Being a temporary worker, I do not have a car of my own and must walk or take a taxi or Bajaj, which is a small, open-air, three-seat/three-wheeled vehicle that feels somehow like a motorcycle with a cage. I really like taking a bajaj because it feels very exotic with the wind in your hair. They are also quicker than a taxi. Their speed, though, is usually due to the fact that they bob and weave precariously between cars using the opposing lane and non-existent sidewalk in order to avoid a traffic queue or pothole, invoking the sort of tension one feels when faced with a constant life-or-death scenario.

Recently, my roommate, Christina, and I decide to go to our favorite restaurant for dinner. The Waterfront Café is about two miles from our house in a Western-style shopping area. The restaurant faces west and sits right on the water of Msasani Bay, an inlet of the Indian Ocean. It's situated on a part of the peninsula that provides spectacular sunset views over the water, with the city lights of Dar es Salaam sparkling in the background and romantic sailing dhows resting in the harbor. 

When we arrive home, we are greeted by the askari, or security guard, hired by the embassy to keep watch over our compound. Our compound, like most in East Africa, is surrounded by a six-foot cement wall with layers of barbed wire along the top. Providing your own security here is essential because the emergency response system that we rely on at home, 911, is not reliable and generally non-existent.

I really enjoy talking with the guards because, for the most part, they are wonderful people and it gives me a chance to practice my Swahili skills. Most of them speak very limited English, so it forces me to work hard to say what I mean. Luckily, they are patient with me and help fill in the gaps when my vocabulary is lacking. I recently spent 45 minutes chatting with Mzee about politics, marriage and family, university education and working with the Embassy. It was slow going at points, but we had a great time together.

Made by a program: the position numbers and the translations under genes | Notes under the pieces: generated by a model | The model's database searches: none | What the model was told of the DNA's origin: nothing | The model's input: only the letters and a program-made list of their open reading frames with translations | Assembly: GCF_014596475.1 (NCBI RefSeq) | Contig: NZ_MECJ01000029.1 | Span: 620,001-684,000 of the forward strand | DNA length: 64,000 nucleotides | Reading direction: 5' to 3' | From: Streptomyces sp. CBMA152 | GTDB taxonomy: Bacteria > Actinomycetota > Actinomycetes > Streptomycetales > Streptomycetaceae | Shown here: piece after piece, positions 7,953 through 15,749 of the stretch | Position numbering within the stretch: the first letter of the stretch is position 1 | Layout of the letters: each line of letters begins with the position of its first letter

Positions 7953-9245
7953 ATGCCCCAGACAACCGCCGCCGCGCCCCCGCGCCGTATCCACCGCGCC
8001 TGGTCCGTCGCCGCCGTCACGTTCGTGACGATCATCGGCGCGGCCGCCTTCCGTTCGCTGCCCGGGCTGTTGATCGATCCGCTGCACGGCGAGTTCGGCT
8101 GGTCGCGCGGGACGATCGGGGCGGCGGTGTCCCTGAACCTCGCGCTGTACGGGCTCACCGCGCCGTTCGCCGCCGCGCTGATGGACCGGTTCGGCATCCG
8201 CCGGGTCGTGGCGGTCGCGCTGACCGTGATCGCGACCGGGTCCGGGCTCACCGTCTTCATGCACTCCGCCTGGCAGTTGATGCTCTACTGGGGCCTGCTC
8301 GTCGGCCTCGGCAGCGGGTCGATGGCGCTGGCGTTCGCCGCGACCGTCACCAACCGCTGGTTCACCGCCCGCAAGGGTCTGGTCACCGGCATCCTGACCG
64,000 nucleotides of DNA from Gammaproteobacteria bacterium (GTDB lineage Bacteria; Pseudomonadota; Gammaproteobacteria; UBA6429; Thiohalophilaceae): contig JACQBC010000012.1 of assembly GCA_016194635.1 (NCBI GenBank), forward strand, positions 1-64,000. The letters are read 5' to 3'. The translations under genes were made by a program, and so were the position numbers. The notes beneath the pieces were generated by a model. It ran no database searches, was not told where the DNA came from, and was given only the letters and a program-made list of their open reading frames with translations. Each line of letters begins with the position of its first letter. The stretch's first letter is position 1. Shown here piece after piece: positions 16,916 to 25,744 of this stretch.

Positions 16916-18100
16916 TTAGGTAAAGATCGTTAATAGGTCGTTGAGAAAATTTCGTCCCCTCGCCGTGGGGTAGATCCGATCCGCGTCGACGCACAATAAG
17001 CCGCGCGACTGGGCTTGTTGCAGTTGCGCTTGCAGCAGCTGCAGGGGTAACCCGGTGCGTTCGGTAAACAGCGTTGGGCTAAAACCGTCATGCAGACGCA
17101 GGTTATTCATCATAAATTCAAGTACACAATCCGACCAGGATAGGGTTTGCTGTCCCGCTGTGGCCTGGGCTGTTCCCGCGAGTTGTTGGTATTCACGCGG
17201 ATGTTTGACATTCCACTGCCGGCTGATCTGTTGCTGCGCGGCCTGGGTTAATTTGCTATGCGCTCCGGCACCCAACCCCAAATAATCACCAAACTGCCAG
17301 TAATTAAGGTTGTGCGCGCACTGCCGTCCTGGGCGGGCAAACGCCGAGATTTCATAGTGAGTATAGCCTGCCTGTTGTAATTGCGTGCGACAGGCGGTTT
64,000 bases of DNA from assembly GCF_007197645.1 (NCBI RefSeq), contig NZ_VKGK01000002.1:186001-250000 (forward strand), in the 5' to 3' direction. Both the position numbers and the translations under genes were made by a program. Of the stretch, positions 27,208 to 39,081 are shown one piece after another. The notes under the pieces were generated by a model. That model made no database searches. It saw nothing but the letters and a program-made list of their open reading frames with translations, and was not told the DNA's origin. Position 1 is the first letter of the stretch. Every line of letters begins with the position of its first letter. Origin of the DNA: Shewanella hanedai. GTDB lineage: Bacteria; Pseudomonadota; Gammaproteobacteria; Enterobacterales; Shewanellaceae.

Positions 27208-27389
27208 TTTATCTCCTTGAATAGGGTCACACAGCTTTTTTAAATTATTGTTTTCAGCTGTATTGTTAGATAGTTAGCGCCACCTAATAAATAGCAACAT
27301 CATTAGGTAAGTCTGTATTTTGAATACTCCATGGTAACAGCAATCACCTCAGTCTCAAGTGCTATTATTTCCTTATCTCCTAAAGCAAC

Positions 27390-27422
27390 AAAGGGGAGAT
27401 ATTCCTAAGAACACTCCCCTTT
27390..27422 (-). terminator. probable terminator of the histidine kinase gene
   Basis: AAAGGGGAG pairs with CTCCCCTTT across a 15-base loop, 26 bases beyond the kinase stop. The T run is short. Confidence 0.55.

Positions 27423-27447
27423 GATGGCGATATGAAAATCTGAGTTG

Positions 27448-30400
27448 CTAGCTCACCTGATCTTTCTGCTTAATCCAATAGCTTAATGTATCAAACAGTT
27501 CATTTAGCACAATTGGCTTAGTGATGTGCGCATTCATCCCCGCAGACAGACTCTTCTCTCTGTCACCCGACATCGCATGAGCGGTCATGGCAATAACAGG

But on this particular day, we are in a hurry.

Ten minutes after the shuttle drops us, we are off again. Christina and I walk toward the main street, Haile Selassie, and within minutes, a bajaj is speeding by honking its little horn, sounding more like a child's bike than an adult-driven vehicle. After negotiating the price in Swahili (Tsh 3,000/=, or about $1.50), we hop in and we are whisked away. We prepare our money in the privacy of the cage in back in order to keep the driver from seeing how much money we have or claiming not to have change. On arrival, we pay and walk down to the café.

Dinner is, of course, delicious: rice pilau with beef and banana, and a Kilimanjaro to wash it down. The sunset is amazing. We snap pictures of ourselves sitting under the banda on the patio.

Returning home again takes some finesse. It is dark by now, even though it’s only 8 p.m. in July. We are again at risk. Although we feel more comfortable taking a bajaj together, we must still keep our wits about us.

Luckily, the first bajaj to arrive has a driver that we have used before. The familiarity gives us some confidence. We feel good jumping in and letting him drive us swiftly home.

With my belly full of Swahili sweetness and my mind relaxed, I have visions of exotic sunsets as I drift off to sleep. Another day is finished as I count down my time here in Tanzania. I will be happy to be home in a few short weeks, but I will surely miss this place.

Photos courtesy of Leishara Ward

Leishara Ward, who is in the Master's in Public Administration program in the School of Government and Public Policy while working toward a certificate in collaborative governance, is one of four students selected as a 2015 UANews student columnist. The columnist initiative was launched in June by UANews and provides students the opportunity to share insights about the work and research they will be doing over the summer in various parts of the United States and abroad. It is the UA's 100% Engagement in action, and the students' experiences will prepare them to be real-world ready upon graduation.